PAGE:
Constructive Definition

Leading to improvements or advances; formative; positive.
Constructive criticism.
Webster's New World
Of construction or structure.
Webster's New World
Inferred or implied by legal or judicial interpretation.
Constructive fraud.
Webster's New World
The definition of constructive is something that has a useful purpose or that is likely to cause improvements, or is something that is implied, rather than explicit.
When you read a poem you wrote and your creative writing class gives you criticism designed to help you improve the poem, this is an example of constructive criticism.
When an employer becomes liable for the actions of his employee because the law gives that liability to him, not because his actions make it obvious that he is liable, this is an example of constructive liability.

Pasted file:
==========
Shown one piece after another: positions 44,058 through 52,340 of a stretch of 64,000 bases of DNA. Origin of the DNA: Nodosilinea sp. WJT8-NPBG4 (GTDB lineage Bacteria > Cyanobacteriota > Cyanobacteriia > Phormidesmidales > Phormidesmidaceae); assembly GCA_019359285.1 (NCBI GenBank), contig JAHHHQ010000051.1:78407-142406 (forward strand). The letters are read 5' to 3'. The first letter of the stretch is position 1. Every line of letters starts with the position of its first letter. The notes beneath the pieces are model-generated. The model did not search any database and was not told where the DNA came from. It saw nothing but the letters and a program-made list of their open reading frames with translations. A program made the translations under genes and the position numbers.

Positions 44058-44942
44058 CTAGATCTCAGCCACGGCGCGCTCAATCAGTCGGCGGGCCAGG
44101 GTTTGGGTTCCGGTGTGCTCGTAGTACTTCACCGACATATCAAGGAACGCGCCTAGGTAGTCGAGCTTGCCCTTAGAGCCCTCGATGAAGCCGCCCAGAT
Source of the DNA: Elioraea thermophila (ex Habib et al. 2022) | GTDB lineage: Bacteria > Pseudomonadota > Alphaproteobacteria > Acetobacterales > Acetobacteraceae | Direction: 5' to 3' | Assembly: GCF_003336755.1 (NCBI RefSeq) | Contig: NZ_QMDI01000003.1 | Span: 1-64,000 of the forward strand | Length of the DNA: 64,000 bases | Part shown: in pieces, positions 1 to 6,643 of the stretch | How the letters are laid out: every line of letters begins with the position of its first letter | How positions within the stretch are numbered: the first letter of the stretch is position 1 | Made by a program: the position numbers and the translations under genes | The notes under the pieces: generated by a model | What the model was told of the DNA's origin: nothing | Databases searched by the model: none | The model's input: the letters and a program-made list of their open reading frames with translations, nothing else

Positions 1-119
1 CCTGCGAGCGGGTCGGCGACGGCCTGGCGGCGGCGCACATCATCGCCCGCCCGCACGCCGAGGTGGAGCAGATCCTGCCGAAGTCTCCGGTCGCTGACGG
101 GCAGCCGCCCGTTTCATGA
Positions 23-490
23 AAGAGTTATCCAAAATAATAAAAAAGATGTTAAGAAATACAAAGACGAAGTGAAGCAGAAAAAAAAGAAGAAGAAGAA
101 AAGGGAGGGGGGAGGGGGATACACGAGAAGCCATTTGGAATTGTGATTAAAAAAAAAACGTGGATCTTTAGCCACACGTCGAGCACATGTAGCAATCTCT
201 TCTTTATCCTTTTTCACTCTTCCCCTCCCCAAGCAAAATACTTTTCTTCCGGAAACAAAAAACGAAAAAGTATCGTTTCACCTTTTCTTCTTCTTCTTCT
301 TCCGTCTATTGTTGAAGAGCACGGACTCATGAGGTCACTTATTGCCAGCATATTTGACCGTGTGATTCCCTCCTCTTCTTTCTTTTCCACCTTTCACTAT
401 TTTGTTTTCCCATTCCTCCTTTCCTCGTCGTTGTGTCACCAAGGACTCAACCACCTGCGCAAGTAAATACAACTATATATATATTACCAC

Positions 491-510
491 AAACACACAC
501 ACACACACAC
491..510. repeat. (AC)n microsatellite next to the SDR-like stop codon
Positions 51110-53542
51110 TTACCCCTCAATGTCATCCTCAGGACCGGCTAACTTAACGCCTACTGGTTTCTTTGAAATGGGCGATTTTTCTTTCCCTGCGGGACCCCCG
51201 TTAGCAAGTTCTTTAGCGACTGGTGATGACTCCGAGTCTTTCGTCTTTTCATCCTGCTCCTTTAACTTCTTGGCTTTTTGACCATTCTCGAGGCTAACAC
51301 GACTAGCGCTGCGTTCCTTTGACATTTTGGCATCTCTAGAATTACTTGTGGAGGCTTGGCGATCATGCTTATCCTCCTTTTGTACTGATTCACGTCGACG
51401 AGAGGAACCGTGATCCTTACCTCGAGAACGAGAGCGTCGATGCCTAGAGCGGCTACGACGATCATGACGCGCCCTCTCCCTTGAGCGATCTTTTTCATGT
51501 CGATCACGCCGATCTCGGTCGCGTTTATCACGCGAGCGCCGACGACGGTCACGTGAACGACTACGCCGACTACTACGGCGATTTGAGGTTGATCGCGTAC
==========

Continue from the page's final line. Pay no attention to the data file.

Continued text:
Carefully considered and meant to be helpful.

Something that, while not actually true, is imputed by the law to exist or to have occurred and treated as if it were actually so. For example, to say “I’m giving you my car” and to turn over the car keys would probably be considered a constructive delivery of the vehicle itself. See also legal fiction, actual, apparent, and impute.

Webster's New World Law
Webster's New World Law
Webster's New World Law

See fraud.

Webster's New World Law
Webster's New World Law

Origin of Constructive

  • From Middle French constructif

    From Wiktionary

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